The US economy is in shambles, people are starving in Somalia, the European economy is diving as well…but here’s a little slice of the bright side of life.
These are some recent articles from Good Magazine – an online and print medium devoted to social change, and the NY Times:
“Summer is the season for awareness-raising road trips. The latest one we’re excited about is the Food and Freedom Rides, which is spreading the word about our broken food system in communities across the South and Midwest. Kicking off in Birmingham, Alabama with meetings with civil rights leaders today and yesterday, the movement pays tribute to the 50th anniversaryof the anti-segregation Freedom Rides that roiled the South and galvanized the civil rights movement…Along the way, the 12 traveling activists hope to “expose injustice in the food system, and reveal real solutions in both urban and rural communities” by putting a spotlight on local food activism [Read on]….”
- Check out their itinerary here.
- Learn more about the Freedom Riders by watching this PBS documentary.
August 6th marked the beginning of Ramadan for the world’s 1.6 billion Muslims. “Alas, many Americans are still completely ignorant to Islam’s holiest month of observance. For the next four weeks, Aman Ali and Bassam Tariq are out to change that.
Ali and Tariq are the two young Muslims behind the project 30 Mosques in 30 Days. Since August 1, when Ramadan started this year, the duo have been traveling to a new state each day and meeting with a new Muslim community. They then document their experiences with multimedia presentations on their blog. The goal is to hit 30 states and 30 mosques in 30 days, thereby introducing the world to the wide breadth of wonderful people composing Islam, a religion and culture still considered by many to be foreign and scary….” [Read on]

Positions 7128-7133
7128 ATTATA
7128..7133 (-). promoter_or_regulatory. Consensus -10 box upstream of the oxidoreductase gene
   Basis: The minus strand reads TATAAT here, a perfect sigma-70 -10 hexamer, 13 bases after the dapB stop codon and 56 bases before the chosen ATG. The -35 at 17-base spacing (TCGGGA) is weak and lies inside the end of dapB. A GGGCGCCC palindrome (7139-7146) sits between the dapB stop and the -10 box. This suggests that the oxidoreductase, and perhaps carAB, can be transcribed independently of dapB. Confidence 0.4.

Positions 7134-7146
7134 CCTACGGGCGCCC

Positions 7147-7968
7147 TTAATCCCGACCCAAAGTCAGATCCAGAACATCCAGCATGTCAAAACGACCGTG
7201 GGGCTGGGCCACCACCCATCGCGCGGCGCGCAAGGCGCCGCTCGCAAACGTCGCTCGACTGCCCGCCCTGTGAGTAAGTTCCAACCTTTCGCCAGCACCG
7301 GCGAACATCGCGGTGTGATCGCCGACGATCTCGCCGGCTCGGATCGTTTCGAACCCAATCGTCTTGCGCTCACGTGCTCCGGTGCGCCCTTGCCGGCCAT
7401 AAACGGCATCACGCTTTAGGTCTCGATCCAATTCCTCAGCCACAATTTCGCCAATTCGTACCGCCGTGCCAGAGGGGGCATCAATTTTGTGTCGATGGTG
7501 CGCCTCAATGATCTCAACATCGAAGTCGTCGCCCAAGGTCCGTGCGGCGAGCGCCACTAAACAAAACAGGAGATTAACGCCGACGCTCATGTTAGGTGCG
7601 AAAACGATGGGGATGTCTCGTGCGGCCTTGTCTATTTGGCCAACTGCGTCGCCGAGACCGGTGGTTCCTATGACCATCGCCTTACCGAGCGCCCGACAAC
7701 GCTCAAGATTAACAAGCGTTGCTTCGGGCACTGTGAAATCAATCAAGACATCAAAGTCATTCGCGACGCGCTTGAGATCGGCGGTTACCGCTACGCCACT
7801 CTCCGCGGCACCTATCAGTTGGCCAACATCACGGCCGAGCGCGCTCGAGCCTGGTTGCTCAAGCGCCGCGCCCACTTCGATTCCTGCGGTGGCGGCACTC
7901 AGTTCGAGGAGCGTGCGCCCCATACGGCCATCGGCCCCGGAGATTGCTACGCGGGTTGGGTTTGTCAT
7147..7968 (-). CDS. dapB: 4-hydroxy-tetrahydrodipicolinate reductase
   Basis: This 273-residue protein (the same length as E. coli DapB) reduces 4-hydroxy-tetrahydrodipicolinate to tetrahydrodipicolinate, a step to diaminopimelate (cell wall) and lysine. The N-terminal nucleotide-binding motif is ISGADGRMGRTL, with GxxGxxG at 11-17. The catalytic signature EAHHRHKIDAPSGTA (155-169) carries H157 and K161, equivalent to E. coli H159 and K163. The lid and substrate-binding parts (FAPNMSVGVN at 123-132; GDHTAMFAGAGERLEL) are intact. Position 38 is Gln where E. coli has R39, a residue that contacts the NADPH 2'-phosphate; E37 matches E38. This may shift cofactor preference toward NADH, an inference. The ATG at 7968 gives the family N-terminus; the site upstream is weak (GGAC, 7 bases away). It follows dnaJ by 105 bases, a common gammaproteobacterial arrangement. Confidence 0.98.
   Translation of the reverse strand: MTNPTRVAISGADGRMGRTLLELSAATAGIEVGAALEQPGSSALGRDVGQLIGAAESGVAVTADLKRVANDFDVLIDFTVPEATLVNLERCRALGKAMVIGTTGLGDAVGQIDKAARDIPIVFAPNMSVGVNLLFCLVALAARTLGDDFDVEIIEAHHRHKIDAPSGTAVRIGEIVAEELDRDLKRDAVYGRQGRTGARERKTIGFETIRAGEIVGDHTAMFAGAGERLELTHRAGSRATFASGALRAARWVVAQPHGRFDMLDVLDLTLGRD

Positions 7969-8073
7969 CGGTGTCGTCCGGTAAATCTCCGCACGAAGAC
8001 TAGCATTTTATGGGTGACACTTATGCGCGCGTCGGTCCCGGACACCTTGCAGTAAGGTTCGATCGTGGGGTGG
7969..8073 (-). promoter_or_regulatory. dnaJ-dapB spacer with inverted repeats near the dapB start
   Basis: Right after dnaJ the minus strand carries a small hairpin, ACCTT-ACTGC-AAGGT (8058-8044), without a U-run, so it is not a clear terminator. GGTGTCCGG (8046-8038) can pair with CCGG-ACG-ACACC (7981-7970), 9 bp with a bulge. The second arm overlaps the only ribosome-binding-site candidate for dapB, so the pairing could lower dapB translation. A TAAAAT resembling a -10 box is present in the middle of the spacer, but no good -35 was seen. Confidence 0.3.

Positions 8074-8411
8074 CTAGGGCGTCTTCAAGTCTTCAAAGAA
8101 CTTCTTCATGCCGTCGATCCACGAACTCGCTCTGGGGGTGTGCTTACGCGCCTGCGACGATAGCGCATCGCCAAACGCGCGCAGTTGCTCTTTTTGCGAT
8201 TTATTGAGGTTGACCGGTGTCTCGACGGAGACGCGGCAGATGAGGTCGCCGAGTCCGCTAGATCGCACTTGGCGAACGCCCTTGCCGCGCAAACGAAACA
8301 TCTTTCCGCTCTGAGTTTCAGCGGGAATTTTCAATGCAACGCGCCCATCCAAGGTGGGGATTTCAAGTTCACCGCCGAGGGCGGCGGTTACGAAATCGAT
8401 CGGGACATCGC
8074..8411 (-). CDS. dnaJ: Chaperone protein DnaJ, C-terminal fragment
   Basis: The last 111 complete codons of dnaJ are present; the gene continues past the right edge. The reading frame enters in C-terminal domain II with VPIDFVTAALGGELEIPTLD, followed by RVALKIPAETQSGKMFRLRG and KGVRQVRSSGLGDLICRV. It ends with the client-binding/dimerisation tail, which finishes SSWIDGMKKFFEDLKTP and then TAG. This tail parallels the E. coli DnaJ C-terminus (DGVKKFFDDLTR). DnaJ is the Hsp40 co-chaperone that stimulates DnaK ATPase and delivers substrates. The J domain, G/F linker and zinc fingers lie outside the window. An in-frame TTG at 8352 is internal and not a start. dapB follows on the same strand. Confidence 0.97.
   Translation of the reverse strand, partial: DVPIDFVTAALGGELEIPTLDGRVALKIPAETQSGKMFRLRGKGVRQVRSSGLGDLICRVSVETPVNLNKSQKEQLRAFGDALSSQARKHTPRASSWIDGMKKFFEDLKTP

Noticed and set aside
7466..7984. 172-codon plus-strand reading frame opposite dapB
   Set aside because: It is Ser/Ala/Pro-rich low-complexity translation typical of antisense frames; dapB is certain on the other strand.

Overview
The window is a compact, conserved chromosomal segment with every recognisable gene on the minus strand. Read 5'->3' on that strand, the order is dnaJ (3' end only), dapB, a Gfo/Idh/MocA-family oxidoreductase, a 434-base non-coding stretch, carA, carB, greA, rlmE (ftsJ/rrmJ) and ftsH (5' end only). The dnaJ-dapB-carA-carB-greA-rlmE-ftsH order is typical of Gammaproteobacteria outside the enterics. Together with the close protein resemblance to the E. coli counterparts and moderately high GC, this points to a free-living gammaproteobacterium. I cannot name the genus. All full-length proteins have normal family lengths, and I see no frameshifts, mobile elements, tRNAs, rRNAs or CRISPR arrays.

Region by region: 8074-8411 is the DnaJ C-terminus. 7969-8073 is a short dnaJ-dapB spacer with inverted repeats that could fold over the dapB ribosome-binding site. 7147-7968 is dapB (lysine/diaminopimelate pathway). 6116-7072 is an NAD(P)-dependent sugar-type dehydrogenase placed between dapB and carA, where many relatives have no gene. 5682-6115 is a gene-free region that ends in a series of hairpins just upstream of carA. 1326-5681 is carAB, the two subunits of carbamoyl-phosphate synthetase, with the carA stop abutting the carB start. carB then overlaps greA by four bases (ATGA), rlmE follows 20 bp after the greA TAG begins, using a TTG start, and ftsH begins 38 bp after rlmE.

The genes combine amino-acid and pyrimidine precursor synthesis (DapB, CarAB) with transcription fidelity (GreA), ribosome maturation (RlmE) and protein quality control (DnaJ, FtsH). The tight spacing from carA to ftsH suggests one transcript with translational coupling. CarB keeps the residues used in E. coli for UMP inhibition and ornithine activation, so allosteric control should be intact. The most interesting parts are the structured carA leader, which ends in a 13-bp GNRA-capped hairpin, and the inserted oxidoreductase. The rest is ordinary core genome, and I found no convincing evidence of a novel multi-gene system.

A protest in Santiago, Chile, last month. Students have held rallies of up to 100,000 people and taken control of dozens of schools around the country
“…If the Arab Spring has lost its bloom halfway across the world, people here are living what some have come to call a Chilean Winter. Segments of society that had been seen as politically apathetic only a few years ago, particularly the youth, have taken an unusually confrontational stance toward the government and business elite, demanding wholesale changes in education, transportation and energy policy, sometimes violently.
…The education protests have become ever more creative. There are at least two or three people jogging at all times around La Moneda, the presidential palace, trying to complete 1,800 laps to symbolize the $1.8 billion a year that protesters are demanding for Chile’s public education system. They carry flags that say “Free Education Now.” Others have held a mass kiss-in, dressed like superheroes, danced as zombies to Michael Jackson’s “Thriller” and even staged fake group suicides where they fall in a heap of bodies….” [Read on]
- Check out more photos of the protests here.
- Learn about the leader of the university student group, Camila Vallejo Dowling. Her blog (in Spanish) is here. The translated version is here.
- Learn more about their list of demands here. The Wiki site is actually pretty informative as well.
You know how smart phones have created special bar codes (QR codes) on everything from paintings at art museums to ads in magazines?